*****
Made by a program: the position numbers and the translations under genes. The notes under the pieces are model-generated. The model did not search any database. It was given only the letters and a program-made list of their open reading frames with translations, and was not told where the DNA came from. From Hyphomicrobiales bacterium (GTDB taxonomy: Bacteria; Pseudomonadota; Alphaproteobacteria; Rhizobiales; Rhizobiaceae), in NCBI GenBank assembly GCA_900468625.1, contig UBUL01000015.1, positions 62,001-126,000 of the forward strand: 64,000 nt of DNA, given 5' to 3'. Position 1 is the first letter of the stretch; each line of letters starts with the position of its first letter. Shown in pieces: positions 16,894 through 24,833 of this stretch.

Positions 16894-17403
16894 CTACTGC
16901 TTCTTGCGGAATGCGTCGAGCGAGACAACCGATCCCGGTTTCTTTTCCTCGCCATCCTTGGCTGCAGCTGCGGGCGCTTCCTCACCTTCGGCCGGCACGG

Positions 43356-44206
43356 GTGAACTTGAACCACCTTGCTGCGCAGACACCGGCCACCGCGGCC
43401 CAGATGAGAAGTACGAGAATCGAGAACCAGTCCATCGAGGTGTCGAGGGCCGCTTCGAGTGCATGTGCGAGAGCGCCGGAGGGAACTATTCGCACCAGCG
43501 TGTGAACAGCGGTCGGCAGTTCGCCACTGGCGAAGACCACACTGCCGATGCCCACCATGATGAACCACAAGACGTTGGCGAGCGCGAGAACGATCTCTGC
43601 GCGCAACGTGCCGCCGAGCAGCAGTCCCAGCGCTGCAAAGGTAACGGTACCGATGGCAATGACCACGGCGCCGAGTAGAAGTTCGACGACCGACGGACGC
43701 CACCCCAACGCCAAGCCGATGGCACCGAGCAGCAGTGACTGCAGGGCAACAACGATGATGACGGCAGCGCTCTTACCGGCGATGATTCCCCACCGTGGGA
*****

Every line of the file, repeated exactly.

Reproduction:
Made by a program: the position numbers and the translations under genes. The notes under the pieces are model-generated. The model did not search any database. It was given only the letters and a program-made list of their open reading frames with translations, and was not told where the DNA came from. From Hyphomicrobiales bacterium (GTDB taxonomy: Bacteria; Pseudomonadota; Alphaproteobacteria; Rhizobiales; Rhizobiaceae), in NCBI GenBank assembly GCA_900468625.1, contig UBUL01000015.1, positions 62,001-126,000 of the forward strand: 64,000 nt of DNA, given 5' to 3'. Position 1 is the first letter of the stretch; each line of letters starts with the position of its first letter. Shown in pieces: positions 16,894 through 24,833 of this stretch.

Positions 16894-17403
16894 CTACTGC
16901 TTCTTGCGGAATGCGTCGAGCGAGACAACCGATCCCGGTTTCTTTTCCTCGCCATCCTTGGCTGCAGCTGCGGGCGCTTCCTCACCTTCGGCCGGCACGG

Positions 43356-44206
43356 GTGAACTTGAACCACCTTGCTGCGCAGACACCGGCCACCGCGGCC
43401 CAGATGAGAAGTACGAGAATCGAGAACCAGTCCATCGAGGTGTCGAGGGCCGCTTCGAGTGCATGTGCGAGAGCGCCGGAGGGAACTATTCGCACCAGCG
43501 TGTGAACAGCGGTCGGCAGTTCGCCACTGGCGAAGACCACACTGCCGATGCCCACCATGATGAACCACAAGACGTTGGCGAGCGCGAGAACGATCTCTGC
43601 GCGCAACGTGCCGCCGAGCAGCAGTCCCAGCGCTGCAAAGGTAACGGTACCGATGGCAATGACCACGGCGCCGAGTAGAAGTTCGACGACCGACGGACGC
43701 CACCCCAACGCCAAGCCGATGGCACCGAGCAGCAGTGACTGCAGGGCAACAACGATGATGACGGCAGCGCTCTTACCGGCGATGATTCCCCACCGTGGGA